CATL Workshop – Help your students take more responsibility for their own learning: A practical guide to reflection and metacognition
Wednesday, February 11th, 12:15-1:25 p.m., Belk Pavilion 208 (Lunch provided)
Facilitated by Katie King, Associate Professor of Psychology
Expert learners use reflection and metacognition for a variety of purposes, including making sense of experience, examining assumptions, and transferring knowledge from one context to another. In this workshop, participants will 1) consider some practical ideas for helping students enhance their learning strategies and ownership of their own learning; and 2) develop your own ideas for using reflection and metacognition to solve challenges in your own teaching.
RESCHEDULED FOR TUESDAY, MARCH 10 – SEE BELOW
CATL Co-sponsored Session – Academic Service Learning: Sharing Ideas from the PACE Conference
Tuesday, March 3, 12:15-1:30 p.m., Moseley 217 (Lunch provided)
Join us to share and discuss ideas from the Civic Engagement Institute and the Pathways to Achieving Civic Engagement (PACE) conference held last month at Elon. Jean Rattigan-Rohr will facilitate the discussion on the Civic Engagement Institute. Even if you were unable to attend either event, please join us to hear about and reflect on ideas generated from the institute and the conference. Lunch will be provided for those who pre-register. Please RSVP to Libby Otos.
Wednesday, March 4, 12:15-1:25 p.m., Belk Pavilion 208 (Lunch provided)
This lunch discussion is intended for teaching faculty who would like to learn and share effective strategies for working with students on the autism spectrum. Participants will analyze and discuss anonymized classroom or advising scenarios to consider both in the moment and long-term strategies for fostering student learning. We’ll connect those situations to general principles for inclusive teaching.
Monday, March 9, 12:15-1:25 p.m., The Root (Lunch provided) and Tuesday, March 31, 12:30-1:45 p.m., The Root (Lunch provided)
“Decoding the Disciplines” is a simple, powerful technique for understanding common “bottlenecks” to student learning – and for developing teaching techniques that help students through those bottlenecks. Faculty at Indiana University created Decoding to address persistent teaching challenges, and their work has enhanced student learning in individual courses and throughout certain departments (for example, see this article from The Chronicle).
In this two-part series, participants will:
(1) Read about and discuss how individual faculty can use decoding to work on your own teaching and your students’ learning – on Monday, March 9, 12:15-1:25 p.m.;
(2) Read about and discuss how groups of faculty can use decoding to work together on common “bottlenecks” in a major, minor, or course – on Tuesday, March 31, 12:30-1:45 p.m.
Tuesday, March 10th, 12:30-1:45 p.m., Belk Pavilion 201 (Lunch provided)
Facilitated by Matt Valle, Martha and Spencer Love Term Professor and Professor of Management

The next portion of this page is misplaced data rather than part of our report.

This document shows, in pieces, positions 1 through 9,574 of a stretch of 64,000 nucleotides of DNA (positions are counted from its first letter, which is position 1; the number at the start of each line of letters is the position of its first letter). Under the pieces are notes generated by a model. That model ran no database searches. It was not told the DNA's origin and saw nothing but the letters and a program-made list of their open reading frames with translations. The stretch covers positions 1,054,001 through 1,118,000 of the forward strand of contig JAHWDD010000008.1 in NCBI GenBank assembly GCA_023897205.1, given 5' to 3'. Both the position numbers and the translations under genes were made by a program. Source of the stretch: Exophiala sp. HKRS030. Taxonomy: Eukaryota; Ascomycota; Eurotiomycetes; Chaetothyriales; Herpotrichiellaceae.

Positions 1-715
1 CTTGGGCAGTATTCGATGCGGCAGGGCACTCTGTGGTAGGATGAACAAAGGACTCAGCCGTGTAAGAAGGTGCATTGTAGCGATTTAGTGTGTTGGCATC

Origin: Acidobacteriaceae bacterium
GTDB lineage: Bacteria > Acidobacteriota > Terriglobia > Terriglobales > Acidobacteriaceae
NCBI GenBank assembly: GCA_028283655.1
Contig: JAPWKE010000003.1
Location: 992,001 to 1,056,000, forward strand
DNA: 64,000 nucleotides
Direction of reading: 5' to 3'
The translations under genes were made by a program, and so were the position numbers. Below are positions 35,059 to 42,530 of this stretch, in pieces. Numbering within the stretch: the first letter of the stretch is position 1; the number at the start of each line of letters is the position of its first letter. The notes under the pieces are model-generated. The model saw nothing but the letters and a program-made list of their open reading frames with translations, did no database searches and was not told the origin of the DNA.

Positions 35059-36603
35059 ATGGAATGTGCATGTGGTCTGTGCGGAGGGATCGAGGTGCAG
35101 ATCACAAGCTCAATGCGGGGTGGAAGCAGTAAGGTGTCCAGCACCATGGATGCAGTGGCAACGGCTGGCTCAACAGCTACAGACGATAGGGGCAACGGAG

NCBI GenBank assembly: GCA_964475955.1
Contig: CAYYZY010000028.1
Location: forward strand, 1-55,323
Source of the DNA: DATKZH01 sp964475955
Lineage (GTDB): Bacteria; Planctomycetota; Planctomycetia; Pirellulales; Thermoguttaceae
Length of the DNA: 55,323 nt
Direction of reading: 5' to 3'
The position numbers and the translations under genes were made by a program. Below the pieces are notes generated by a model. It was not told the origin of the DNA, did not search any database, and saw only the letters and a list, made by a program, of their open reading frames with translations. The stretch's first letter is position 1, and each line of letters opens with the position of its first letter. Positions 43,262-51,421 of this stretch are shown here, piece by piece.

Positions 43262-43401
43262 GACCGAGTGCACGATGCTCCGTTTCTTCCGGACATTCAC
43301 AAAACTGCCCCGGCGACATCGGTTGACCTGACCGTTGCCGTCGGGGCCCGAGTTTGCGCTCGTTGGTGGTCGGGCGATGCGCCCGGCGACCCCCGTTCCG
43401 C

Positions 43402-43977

The term “flipped classroom” describes a general teaching approach in which students are exposed to course content before class through readings or other instructional resources; classroom time is then spent achieving a deeper level of understanding of course content and learning goals through active learning exercises. TBL enhances long-term retention and learning by making use of individual and team preparation and assessment processes, significant in-class problem-based team learning activities, and peer teaching/coaching.
Workshop participants are encouraged to view the video overview prior to the February 24 workshop. This workshop will build on the overview, providing participants with TBL processes and fundamentals, as well as demonstration activities that will expose participants to the team-based learning approach used by the workshop facilitator in undergraduate and graduate classes.
Workshop Materials: If you were unable to attend, but are still interested in learning about team-based learning and flipped classrooms, please view the workshop materials.
CATL Co-sponsored Session – Developing a Qualitative Academic Service Learning Research
Thursday, April 9 (Lunch provided)
Panelists Alexa Darby, Jon Dooley, Amanda Sturgill, and Frances Ward-Johnson will discuss qualitative research projects. Lunch will be provided for those who pre-register. Please RSVP to Libby Otos.
Wednesday, April 22, 12:15-1:30 p.m., Belk Pavilion 201 (Lunch provided)
The session will focus on both programmatic and pedagogical aspects of high quality internships and is intended especially for faculty who have little or no experience in working with internships. Also, departments interested in reviewing and rethinking the design of their internship programs will likely find the session to be helpful. The session will touch on several key aspects of developing internships such as vetting and managing placements, clarifying student learning outcomes, developing a course syllabus, and facilitating communication with site supervisors and students throughout the internship process. Co-sponsored by the Center for the Advancement of Teaching and Learning and the College of Arts and Sciences, this session is open to all interested faculty and staff.
Scholarly Teaching Symposium: Decoding the Disciplines – How to anticipate and address obstacles to learning
Wednesday, May 20, 1:30-4:30 p.m. (after the Senior Class Picnic), Belk Pavilion 208
In this afternoon workshop, we’ll introduce and apply the decoding framework to uncover ways to help students understand how experts think in your field. Whether you are developing new courses or assignments or beginning (or nearing completion on) a scholarly project on teaching and learning, this workshop will be useful for you. We’ll start by exploring and discussing the framework and what it might suggest about building disciplinary expertise. The session will also include time to work with colleagues on the question you identify as most relevant for your teaching or student learning as well as the tacit assumptions we hold about our disciplines, and end with a gallery walk and reception where you can share and deepen ideas.